Tightwad Marketing

Tightwad Networking for maximum referrals

John Kuraoka, a project of www.kuraoka.com

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Marketing your small business through a referral network is smart. That’s why a customer referral program is one of my top recommended sales promotions (for the complete list, see Tightwad Promotion: sales programs that sell). But, sometimes you need to go networking beyond your customer base, to get new sources for referrals. On start-up, for instance, or when seeking out new marketing opportunities.

Many small business owners join networking groups, which can be helpful. (For more about such groups, see the article Business networking groups: how to be more productive in less time.) The problem with networking groups is that their “nets” typically include only one person from each industry. One janitorial service, one accountant, one website designer, one marketing consultant, and so on. The benefit is that no one is in competition. The drawback, is that the networking group may be too diversified to be helpful to you. In the above example, if the website designer and marketing consultant both work out of their homes, then the janitorial service isn’t likely to pick up any business from them directly. It may pick up referrals, of course. But the referral (“give John a call - he’s part of my networking group”) will be less-convincing than a referral from a satisfied customer. Also, the accountant may find, to her dismay, that everyone in the networking group who needs an accountant already has one.

For a more-productive network, remember that net comes before work. That’s the Tightwad Marketing twist: before you go networking, go netting. What is netting? In blunt terms, it’s catching the right people in your net first, so you can work your connections with those people to your maximum advantage.

How to go netting
When you go netting, your goal is to catch in your net people who can give you the most business, directly and through referrals. You’re looking for people who (a) can use your product or service and (b) are similar to each other, or at least can be contacted (by you) in similar ways.

The reason you want people who can use your product or service is because there is nothing as convincing as a referral based on personal experience. The reason you want people who are similar to each other is to make it cost-effective for you to move on to the next step, which is working your net - networking. Most networking focuses on the first part, but it’s the second part that makes your networking efficient.

Netting takes a bit of thought. But, you eliminate time wasted networking with contacts who aren’t in a position to give or get you business. You’ll be able to put yourself in the path of more business, more quickly.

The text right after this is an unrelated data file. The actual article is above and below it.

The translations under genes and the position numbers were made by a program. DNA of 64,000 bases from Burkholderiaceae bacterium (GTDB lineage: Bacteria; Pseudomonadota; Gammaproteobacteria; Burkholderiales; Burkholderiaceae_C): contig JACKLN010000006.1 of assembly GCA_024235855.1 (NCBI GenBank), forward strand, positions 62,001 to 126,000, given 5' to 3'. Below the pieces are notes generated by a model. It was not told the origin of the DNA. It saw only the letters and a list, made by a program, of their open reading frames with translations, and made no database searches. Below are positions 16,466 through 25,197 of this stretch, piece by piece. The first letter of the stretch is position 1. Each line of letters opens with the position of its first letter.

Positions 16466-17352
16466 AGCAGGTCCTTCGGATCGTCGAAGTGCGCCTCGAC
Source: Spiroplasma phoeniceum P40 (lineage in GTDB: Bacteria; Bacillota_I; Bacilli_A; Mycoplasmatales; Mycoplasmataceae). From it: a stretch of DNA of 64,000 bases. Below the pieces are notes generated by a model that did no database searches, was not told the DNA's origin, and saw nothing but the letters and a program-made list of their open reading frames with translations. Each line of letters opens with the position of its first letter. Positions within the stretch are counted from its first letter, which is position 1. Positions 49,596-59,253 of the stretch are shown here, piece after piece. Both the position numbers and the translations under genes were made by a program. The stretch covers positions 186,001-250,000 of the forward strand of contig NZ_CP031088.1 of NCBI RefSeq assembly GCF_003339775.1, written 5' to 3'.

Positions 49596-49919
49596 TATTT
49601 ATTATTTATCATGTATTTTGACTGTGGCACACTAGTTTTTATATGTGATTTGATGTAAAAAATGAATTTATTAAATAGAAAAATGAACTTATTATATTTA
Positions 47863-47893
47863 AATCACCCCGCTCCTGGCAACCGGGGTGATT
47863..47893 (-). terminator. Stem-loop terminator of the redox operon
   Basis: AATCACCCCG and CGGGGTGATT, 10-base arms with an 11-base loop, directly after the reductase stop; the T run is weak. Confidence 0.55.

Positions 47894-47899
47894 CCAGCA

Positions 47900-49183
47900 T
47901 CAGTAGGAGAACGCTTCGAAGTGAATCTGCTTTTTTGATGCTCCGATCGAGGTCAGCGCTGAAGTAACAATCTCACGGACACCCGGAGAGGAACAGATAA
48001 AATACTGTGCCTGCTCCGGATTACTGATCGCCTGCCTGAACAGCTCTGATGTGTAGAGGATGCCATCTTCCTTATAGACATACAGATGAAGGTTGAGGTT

Examples of netting
You might focus on netting in the area immediately around your place of business. There are many reasons you should look for networking and marketing opportunities close to home. For one thing, it keeps competitors away from your doorstep. For another, it keeps the cost of doing business low.

Story minute: In the late 1980s I worked as a copywriter at an advertising agency on the fourth floor of a 12-story office building. One day, the VP Account Services read in the trade press that an account with an advertising budget of perhaps a half-million dollars had been reviewed and awarded to a competitor. This would have been minor news except that the account was two doors down the hall. We had ridden up and down the elevator with their people for years. Immediately after that, the ad agency introduced itself with gift baskets and portfolios to all the businesses in the building, and landed some projects and referrals. But, they never matched - or stopped kicking themselves over - the One That Got Away.

Likewise, go netting in the areas immediately surrounding your customers or clients. One customer can be a foothold into a whole neighborhood or office building of potential new business. For example, a gardener might do marketing directed at neighbors of his current customers. It’s much more cost-effective for him to get business from four or five houses in a row, than to have his clients widely scattered.

Another way to go netting, is to look for specific market niches. For example, if an accountant does the books for one janitorial service, she may look for added business from other janitorial service companies. She may attend the same events attended by people in that industry, or join related trade groups. If you or your business has experience in a certain area, then capitalize on that experience by seeking out groups of customers who need it.

Remember: what you want for your small business, is a referral network made up of customers who know potential customers.

Benefits of netting
Once you’ve built your net, start networking by creating connections, asking for business and referrals, and following up on leads. This part is the same as traditional networking, but you’ll enjoy a significant competitive advantage. That’s because you won’t be networking in the world at large, or within someone else’s collection of businesspeople. Instead, you’ll be networking within your own hand-picked group of people. By netting first and networking second, you’ll build your business and save time doing it. That’s networking, the Tightwad Marketing way!
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